DUBLIN, Feb 5 (Reuters) - Irish consumer sentiment hit a nine-year high in January as people expected that, for the first time in years, they would be better off in 12 months’ time, a survey showed on Thursday.
The survey’s compilers said rising property prices, low to negative inflation and recent tax cuts had probably bolstered confidence, good news for the government ahead of parliamentary elections in just over a year’s time.
The KBC Bank Ireland/ESRI Consumer Sentiment Index rose to 101.1 in January from 90.5 in December, well above its previous post-crisis high of 92.8 in September. It was the fourth- largest monthly increase since the survey began 19 years ago.
“The January survey shows that for the first time since mid-2007 more consumers expect their household finances to improve rather than worsen in the year ahead,” said KBC chief economist August Hughes. “This marks a notable change in thinking.”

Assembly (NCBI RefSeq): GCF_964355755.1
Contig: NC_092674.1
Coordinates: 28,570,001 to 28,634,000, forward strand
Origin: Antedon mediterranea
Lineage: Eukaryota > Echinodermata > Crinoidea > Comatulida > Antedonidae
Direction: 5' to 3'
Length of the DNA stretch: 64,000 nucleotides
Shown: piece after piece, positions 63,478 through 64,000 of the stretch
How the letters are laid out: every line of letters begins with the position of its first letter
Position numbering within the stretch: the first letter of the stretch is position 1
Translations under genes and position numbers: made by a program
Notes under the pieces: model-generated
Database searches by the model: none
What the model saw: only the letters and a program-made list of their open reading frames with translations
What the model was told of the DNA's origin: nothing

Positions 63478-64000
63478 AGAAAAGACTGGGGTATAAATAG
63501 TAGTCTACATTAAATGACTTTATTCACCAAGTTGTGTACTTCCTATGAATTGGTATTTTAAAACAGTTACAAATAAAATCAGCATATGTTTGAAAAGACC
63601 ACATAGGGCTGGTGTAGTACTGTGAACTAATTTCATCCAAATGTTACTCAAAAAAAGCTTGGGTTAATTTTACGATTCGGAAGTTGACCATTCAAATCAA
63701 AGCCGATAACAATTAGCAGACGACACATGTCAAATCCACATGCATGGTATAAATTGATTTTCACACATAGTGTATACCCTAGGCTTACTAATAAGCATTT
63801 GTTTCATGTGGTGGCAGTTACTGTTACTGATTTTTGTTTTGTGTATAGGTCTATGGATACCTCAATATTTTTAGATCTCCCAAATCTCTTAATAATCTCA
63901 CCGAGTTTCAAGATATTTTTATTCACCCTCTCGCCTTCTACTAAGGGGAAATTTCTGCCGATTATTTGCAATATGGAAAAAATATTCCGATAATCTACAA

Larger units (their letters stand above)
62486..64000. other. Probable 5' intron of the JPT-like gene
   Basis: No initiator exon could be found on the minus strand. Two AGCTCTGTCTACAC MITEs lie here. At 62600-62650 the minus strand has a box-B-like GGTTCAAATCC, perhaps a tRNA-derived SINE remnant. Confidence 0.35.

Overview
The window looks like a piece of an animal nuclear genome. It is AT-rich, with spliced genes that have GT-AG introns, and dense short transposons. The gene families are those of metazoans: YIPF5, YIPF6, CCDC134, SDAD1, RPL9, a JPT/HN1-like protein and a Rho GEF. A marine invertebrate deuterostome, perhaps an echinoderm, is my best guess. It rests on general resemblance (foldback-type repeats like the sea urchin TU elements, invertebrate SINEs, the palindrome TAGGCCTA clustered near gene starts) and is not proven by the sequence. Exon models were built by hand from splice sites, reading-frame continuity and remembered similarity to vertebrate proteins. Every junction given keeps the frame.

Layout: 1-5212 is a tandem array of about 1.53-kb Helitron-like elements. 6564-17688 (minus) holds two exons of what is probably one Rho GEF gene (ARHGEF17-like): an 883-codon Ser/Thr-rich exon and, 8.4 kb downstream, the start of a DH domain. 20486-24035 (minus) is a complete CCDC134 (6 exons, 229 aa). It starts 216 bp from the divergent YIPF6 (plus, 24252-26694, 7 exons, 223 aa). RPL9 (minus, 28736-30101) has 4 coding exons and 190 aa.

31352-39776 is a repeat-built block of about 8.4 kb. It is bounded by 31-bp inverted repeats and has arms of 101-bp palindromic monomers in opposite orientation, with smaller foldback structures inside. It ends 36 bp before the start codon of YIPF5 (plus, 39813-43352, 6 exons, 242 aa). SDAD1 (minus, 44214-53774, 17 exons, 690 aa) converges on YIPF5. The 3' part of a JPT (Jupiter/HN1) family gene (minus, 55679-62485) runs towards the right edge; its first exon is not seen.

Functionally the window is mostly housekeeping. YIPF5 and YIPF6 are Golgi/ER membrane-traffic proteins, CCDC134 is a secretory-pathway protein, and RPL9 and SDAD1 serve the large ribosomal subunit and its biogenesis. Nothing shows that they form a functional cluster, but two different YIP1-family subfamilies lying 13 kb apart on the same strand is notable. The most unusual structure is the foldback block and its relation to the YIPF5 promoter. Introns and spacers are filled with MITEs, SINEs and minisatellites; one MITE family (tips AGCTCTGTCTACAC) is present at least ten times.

“The details suggest the economic recovery should be more broadly felt in 2015 and this should prompt healthier household spending,” he said.
Ireland forecasts that its economy grew by almost 5 percent in 2014, probably the fastest growth in the European Union, and data released in 2015 has shown unemployment falling further, tax receipts soaring and strong services and manufacturing growth.
The survey compilers noted, however, that January is typically a strong month for consumer sentiment and there was likely to be some seasonal influence at play. (Reporting by Conor Humphries; Editing by Susan Fenton)